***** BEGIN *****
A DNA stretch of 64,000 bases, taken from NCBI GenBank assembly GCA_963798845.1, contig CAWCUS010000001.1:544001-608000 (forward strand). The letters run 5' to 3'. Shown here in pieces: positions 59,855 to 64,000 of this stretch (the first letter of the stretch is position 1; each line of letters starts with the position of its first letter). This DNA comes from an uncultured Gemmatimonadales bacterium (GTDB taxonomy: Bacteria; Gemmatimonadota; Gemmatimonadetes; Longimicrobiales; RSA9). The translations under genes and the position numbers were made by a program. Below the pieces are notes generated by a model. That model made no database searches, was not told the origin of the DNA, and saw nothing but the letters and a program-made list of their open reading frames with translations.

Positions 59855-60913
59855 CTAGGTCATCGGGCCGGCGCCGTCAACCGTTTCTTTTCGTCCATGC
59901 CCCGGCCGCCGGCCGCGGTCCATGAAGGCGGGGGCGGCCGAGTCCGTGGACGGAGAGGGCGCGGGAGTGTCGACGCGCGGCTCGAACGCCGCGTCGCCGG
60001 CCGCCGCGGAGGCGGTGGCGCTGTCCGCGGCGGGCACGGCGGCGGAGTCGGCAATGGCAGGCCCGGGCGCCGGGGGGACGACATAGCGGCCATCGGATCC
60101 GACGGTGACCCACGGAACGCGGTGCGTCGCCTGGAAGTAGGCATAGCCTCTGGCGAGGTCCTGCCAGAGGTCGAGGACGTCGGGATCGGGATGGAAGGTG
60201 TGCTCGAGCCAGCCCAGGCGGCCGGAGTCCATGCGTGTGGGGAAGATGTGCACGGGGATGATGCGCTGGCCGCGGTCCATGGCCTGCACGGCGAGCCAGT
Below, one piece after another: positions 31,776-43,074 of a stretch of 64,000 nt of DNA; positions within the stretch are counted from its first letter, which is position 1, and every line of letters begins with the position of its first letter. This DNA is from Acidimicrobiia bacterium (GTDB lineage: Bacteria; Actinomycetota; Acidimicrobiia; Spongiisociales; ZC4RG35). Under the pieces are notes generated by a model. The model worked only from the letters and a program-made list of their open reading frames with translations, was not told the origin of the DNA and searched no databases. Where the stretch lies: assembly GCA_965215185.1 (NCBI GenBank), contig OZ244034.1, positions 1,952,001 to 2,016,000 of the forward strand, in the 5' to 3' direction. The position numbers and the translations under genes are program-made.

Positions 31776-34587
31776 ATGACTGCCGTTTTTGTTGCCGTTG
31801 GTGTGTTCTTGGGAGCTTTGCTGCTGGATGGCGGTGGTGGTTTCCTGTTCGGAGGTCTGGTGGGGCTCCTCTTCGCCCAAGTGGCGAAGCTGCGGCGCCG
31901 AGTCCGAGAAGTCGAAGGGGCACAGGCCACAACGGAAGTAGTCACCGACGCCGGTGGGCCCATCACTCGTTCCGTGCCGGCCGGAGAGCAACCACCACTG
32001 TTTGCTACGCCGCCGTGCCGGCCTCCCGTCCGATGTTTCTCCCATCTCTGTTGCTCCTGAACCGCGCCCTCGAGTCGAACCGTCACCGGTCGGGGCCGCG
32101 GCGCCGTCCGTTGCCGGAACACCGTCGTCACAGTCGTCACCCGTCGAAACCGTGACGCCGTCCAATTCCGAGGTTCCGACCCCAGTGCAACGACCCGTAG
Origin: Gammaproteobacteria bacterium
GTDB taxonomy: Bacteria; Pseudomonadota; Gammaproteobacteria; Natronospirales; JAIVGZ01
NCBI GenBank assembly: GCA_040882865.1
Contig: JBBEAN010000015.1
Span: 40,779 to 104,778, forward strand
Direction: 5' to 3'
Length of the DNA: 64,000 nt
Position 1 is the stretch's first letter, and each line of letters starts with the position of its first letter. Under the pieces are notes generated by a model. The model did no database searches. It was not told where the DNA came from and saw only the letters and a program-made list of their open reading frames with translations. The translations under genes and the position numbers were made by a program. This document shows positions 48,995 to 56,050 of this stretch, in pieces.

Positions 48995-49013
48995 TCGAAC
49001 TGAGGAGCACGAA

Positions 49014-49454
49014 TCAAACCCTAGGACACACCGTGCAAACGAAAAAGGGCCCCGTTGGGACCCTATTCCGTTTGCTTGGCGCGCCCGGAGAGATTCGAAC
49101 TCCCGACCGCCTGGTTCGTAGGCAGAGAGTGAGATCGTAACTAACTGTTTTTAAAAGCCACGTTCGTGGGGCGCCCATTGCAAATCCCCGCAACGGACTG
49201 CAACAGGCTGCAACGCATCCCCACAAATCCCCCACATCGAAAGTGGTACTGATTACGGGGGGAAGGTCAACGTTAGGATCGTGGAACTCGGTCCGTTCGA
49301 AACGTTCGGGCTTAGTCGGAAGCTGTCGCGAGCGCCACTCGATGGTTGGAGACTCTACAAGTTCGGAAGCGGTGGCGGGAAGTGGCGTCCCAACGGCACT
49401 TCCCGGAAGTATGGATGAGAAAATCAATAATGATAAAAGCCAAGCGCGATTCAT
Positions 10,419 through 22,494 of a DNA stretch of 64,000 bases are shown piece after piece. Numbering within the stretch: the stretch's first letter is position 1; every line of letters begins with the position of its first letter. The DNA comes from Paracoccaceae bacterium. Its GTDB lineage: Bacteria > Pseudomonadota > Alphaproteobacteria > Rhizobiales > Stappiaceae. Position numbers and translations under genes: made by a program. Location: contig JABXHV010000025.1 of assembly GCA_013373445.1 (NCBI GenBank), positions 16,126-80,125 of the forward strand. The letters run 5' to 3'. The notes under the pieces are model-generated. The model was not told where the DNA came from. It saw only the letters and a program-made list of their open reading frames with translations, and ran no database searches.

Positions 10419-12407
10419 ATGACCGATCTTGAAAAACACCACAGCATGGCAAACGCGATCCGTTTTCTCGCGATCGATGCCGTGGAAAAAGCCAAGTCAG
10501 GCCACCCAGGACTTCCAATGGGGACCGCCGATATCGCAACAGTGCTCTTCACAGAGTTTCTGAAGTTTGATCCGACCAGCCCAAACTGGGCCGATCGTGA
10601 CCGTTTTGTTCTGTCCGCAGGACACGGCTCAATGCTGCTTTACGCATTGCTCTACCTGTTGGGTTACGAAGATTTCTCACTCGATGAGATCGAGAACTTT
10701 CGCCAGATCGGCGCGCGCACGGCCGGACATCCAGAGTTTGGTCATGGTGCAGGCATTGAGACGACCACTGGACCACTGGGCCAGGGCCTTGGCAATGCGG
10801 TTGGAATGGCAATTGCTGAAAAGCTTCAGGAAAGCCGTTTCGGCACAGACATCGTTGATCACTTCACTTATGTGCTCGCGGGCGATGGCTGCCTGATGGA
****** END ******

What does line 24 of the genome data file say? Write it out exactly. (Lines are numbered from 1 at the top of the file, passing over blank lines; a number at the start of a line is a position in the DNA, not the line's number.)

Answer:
48995 TCGAAC